Money management giant Vanguard began tracking the popularity of funds with professionally managed allocations — primarily target date funds (TDFs) — in 2003. Over the years, the organization has reported a steady growth of their prevalence in defined contribution retirement plans. As of the end of 2017, 58% of participants invested in a TDF, and Vanguard projects that that number will hit 77% by 2022.
The QDIA Factor
One simple explanation of the growing dominance of TDFs is that they’re one of the four categories of qualified default investment alternatives (QDIAs) permitted under the Pension Protection Act of 2006.
Vanguard’s 2018 How America Saves report indicates that TDFs were the QDIA for 81% of the 1,900 plans and 4.6 million participants for which the organization provides recordkeeping services. In fact, 90% of participants joining a plan for the first time last year invested solely in a professionally managed allocation fund. And 97% of participants in plans handled by Vanguard have access to a TDF. (92% of the plans offer TDFs.)
Because TDFs aren’t plan sponsors’ only QDIA option, fiduciaries whose plans use TDFs as their QDIA should exercise due diligence to ensure a TDF is right for their participants. Here are some common criticisms to consider:
One size doesn’t fit all. TDFs’ implicit “one-size-fits-all” (participants of the same age bracket) structure can lull retirement investors into complacency with respect to their responsibility for understanding and monitoring investments. In addition, individuals’ financial circumstances vary and have implications for optimum asset allocation. Participants who don’t fit the TDF’s demographic profile could be poorly served.
Bonds aren’t risk-free. TDFs generally treat bonds as a more conservative investment than stocks, and shift their allocations more heavily to bonds as the plan participant approaches and enters retirement. But bonds aren’t risk-free. They can become overpriced and suffer a market “correction” just as much as stocks.
Portfolios generally diversify. TDF portfolios generally diversify using asset classes that are typically “noncorrelated”: When one goes down in value, the other tends to go up. Stocks and bonds are considered noncorrelated asset classes. However, sometimes they move in the same direction. That can be good as well as bad but, in both cases, doesn’t provide the intended diversification.
Fees are expensive. Because TDFs typically are a fund of funds, you can wind up paying two layers of fees. Those fees are more substantial for actively managed funds than for passive ones, of course. Thus, some TDFs are expensive from a fee standpoint, although both passive and active fund managers have been continually reducing their fees over the past several years.
In 2013, the Department of Labor (DOL) released guidance titled “Target Date Retirement Funds ― Tips for ERISA Plan Fiduciaries.” In it, the DOL noted concern that participants who choose or are defaulted into TDFs can become complacent about their retirement investments. The DOL warned that participants who are responsible for investing their individual accounts need to understand TDF basics just as plan sponsors do.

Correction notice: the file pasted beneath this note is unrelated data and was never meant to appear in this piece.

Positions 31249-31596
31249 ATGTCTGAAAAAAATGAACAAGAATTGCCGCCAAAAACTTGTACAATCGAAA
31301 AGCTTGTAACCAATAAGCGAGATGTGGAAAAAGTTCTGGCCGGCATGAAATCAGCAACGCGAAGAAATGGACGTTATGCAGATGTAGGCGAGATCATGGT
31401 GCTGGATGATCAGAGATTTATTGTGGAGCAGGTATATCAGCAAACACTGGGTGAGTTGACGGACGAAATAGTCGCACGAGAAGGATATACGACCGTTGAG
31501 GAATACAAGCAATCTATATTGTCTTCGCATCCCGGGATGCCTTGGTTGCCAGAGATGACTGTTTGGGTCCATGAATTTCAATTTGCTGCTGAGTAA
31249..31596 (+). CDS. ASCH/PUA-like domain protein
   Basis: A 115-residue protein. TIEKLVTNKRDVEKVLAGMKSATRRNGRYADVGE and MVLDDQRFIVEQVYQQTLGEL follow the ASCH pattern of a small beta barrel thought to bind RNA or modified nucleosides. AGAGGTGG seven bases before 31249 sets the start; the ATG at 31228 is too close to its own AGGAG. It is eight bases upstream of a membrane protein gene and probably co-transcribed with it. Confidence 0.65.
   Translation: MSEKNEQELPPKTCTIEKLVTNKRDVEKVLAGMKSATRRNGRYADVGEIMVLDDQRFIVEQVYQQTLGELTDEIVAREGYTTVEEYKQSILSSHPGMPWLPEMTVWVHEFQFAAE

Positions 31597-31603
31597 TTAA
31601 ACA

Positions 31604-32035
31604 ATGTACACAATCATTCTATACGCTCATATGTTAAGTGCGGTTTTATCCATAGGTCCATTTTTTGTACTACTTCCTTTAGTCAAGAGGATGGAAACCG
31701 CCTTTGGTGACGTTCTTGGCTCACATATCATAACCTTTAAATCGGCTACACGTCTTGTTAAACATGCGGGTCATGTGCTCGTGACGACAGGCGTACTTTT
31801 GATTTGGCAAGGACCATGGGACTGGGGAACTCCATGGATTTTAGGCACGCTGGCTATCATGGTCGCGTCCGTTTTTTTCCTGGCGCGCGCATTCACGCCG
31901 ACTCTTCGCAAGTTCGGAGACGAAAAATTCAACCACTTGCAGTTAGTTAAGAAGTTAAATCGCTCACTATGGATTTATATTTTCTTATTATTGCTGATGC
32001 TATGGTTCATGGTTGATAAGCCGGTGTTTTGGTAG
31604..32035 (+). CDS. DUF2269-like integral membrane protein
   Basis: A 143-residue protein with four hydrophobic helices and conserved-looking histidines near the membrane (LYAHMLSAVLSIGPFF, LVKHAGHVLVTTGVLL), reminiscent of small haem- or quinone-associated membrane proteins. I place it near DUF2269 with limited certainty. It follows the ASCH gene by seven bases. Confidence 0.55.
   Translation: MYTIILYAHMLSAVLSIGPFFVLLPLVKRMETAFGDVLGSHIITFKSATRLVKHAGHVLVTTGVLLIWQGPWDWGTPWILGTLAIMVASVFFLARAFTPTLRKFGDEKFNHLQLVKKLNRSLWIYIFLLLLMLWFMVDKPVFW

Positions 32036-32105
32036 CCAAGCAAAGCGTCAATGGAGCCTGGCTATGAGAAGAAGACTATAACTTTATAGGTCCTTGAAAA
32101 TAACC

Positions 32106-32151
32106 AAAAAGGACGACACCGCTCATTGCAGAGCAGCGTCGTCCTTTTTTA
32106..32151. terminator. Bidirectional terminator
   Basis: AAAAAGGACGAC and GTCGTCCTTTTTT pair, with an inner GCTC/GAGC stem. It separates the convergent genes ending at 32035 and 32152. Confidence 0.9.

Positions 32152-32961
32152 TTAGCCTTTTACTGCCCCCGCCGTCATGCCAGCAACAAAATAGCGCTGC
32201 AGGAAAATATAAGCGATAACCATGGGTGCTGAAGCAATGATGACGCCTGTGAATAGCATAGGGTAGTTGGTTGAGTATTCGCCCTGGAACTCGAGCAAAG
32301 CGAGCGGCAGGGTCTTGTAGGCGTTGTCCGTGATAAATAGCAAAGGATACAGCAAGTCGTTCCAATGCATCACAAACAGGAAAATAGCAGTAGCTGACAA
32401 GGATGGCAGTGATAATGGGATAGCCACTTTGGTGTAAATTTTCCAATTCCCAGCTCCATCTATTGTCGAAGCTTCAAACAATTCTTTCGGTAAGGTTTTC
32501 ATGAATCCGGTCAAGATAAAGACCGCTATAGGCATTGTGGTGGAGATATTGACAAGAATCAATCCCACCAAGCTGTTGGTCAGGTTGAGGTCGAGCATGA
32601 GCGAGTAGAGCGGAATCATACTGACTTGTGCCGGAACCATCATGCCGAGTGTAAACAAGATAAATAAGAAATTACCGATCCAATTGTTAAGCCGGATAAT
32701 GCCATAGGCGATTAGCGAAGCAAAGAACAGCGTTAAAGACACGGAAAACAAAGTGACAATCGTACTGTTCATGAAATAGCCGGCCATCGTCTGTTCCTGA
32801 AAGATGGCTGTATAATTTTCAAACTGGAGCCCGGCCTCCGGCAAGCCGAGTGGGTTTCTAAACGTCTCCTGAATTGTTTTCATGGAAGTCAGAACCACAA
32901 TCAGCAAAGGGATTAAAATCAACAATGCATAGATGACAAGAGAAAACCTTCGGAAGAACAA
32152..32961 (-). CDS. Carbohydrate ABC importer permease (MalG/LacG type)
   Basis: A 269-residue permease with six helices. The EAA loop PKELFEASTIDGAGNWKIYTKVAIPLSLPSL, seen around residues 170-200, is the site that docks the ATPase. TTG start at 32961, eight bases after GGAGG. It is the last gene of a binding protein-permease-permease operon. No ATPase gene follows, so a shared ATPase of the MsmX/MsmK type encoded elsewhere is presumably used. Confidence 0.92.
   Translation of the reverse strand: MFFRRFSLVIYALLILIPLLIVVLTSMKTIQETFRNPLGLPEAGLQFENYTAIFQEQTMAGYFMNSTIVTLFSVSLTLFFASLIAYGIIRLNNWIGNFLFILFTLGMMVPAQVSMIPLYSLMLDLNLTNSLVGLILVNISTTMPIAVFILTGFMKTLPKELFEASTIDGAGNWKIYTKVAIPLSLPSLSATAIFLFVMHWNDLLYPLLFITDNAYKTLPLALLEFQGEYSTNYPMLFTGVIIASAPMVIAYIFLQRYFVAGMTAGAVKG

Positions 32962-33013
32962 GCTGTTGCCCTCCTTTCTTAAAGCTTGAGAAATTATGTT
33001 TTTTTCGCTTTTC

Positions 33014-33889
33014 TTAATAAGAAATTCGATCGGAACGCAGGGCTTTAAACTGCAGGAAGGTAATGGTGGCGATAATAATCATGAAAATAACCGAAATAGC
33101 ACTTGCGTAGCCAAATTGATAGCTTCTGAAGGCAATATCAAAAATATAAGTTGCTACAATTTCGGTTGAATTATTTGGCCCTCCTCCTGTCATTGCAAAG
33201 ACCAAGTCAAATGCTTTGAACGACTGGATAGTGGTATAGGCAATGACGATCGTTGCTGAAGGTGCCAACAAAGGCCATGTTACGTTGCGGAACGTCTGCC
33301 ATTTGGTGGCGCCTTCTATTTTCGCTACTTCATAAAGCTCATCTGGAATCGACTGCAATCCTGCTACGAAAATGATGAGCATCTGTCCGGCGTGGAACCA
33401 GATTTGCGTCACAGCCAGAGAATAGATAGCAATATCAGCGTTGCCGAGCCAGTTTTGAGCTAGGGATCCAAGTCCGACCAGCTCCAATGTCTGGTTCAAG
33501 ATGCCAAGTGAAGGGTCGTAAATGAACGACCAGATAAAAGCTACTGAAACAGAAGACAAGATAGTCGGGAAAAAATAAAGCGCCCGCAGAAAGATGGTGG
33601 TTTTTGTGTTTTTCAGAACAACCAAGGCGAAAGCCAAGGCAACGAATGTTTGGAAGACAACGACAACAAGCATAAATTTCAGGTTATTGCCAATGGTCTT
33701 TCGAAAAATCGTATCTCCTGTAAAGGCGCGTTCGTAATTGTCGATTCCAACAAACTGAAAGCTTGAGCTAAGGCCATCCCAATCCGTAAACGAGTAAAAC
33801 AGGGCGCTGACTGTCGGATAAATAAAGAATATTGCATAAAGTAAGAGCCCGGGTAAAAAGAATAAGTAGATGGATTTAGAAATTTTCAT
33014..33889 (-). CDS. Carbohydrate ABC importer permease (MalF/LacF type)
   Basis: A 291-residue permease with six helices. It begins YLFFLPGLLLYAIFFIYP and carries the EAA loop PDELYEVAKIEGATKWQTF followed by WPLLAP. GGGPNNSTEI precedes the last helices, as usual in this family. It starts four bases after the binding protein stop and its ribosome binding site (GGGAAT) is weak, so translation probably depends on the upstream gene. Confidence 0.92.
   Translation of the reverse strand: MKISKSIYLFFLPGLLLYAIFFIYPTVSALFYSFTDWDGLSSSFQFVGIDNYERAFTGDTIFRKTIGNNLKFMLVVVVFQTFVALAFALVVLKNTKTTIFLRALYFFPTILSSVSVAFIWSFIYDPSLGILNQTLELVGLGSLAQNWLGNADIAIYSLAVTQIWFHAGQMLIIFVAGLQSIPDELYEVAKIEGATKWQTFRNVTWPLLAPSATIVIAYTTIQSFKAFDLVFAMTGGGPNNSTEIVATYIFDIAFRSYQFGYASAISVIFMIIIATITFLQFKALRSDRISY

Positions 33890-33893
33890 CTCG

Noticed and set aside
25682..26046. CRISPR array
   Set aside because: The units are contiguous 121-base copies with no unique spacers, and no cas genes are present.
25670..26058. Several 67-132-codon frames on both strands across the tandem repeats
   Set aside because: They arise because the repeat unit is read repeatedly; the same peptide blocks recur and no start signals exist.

For its part, Vanguard appears confident that the benefits of TDFs — particularly when participants are automatically enrolled in them — outweigh possible concerns. Behavioral finance research, according to Vanguard, shows among other things that, when left to their own devices, participants:
- Have weak planning skills and find it difficult to defer gratification,
- Take the default or “no decision” choice when faced with a complex choice and are unsure what to do, and
- Deal with a difficult choice by deferring it to another day.
With plan sponsors auto-enrolling participants into TDFs in greater numbers in recent years, the largest proportion of participants that invest exclusively in TDFs consists of those who are relatively young and, thus, have lower than average account balances and job tenure. Even so, according to the Vanguard report, two-thirds of plan participants invest exclusively in a single TDF, and 26% invest in a TDF plus other funds.
Time to Decide
Will TDFs take over the world of defined contribution plans? Perhaps not completely, though the trends point in that direction. Plan sponsors should study the DOL’s guidance to make sure they and their participants understand the overall pros and cons of TDFs — especially how any given TDFs are managed and likely to perform.
To put matters into perspective, most of the criticism of target date funds (TDFs) isn’t about the basic concept, but about the distinguishing features of particular TDFs. Such differences — including glide paths, investment strategies and fees — “affect the way a TDF performs,” says the Department of Labor (DOL).
The DOL has expressed concern that many plan sponsors may take an “if you’ve seen one TDF, you’ve seen ’em all” posture. In response, it issued a set of “Tips for ERISA plan fiduciaries” on how (and why) to check under the hood of each TDF fund array. This advice is still valid.
Instead of just beginning its tip sheet with a checklist of TDF evaluation criteria, the DOL urges plan sponsors to “establish a process for comparing and selecting TDFs,” as well as periodically reviewing selected TDFs. Remember, TDFs are no different from other managed investments in that their strategies, management teams, fee structure and performance against suitable benchmarks aren’t static.